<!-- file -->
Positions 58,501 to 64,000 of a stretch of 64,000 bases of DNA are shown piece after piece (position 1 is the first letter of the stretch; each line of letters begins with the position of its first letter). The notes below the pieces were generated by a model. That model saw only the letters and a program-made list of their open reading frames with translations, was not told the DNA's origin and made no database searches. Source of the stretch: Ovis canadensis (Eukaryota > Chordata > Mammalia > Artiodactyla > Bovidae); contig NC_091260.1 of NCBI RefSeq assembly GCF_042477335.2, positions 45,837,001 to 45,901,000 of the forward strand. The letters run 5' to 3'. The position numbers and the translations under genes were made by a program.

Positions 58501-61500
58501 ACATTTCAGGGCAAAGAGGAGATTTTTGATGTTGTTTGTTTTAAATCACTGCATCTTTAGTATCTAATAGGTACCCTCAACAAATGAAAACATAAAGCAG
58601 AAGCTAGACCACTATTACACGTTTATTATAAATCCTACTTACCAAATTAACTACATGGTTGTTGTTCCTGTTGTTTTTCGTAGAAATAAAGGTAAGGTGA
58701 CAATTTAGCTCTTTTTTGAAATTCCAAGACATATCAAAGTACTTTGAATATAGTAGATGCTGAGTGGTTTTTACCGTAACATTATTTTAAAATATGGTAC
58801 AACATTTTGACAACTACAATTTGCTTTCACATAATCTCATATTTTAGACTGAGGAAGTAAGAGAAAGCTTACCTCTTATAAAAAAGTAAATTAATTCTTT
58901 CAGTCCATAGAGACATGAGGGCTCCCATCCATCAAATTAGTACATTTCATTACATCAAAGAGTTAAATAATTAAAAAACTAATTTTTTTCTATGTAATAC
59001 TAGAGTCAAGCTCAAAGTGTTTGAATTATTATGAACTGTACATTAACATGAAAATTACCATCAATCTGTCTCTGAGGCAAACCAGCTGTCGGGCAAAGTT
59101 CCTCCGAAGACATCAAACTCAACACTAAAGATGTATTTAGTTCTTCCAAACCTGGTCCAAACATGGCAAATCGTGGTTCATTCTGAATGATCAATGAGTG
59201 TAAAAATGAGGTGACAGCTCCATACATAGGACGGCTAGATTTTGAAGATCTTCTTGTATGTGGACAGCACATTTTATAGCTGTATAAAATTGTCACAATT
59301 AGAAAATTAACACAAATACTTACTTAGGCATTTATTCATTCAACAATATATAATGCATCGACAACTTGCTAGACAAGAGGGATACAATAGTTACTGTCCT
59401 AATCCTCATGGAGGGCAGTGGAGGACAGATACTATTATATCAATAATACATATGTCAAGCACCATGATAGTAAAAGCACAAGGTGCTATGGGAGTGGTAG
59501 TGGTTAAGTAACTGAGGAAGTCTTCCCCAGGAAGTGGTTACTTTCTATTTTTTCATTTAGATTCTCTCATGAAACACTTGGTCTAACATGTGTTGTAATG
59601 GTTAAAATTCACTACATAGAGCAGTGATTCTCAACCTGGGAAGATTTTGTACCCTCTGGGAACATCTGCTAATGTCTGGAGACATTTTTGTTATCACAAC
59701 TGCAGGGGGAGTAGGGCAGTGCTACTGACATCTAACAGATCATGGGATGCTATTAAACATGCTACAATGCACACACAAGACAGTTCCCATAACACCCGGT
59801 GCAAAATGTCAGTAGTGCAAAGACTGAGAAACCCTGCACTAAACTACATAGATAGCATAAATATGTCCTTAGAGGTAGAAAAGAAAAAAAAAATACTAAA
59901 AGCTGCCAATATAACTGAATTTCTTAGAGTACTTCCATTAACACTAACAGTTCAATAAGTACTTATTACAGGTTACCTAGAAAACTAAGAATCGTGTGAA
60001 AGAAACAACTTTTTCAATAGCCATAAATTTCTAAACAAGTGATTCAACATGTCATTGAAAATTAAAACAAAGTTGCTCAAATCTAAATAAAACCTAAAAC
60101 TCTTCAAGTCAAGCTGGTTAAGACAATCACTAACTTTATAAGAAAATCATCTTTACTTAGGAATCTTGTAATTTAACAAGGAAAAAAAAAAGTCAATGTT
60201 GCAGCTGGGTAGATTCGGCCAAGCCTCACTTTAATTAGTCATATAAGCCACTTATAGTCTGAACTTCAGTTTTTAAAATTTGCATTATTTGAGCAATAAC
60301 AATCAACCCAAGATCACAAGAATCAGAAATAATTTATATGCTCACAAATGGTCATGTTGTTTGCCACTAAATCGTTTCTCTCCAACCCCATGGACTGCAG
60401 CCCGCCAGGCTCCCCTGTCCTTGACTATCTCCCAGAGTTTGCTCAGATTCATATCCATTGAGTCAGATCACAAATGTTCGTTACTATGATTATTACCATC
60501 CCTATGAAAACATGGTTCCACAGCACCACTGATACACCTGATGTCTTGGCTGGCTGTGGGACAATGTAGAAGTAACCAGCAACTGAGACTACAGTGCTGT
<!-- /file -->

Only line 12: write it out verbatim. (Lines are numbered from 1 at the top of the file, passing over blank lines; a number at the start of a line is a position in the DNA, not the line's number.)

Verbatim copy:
59401 AATCCTCATGGAGGGCAGTGGAGGACAGATACTATTATATCAATAATACATATGTCAAGCACCATGATAGTAAAAGCACAAGGTGCTATGGGAGTGGTAG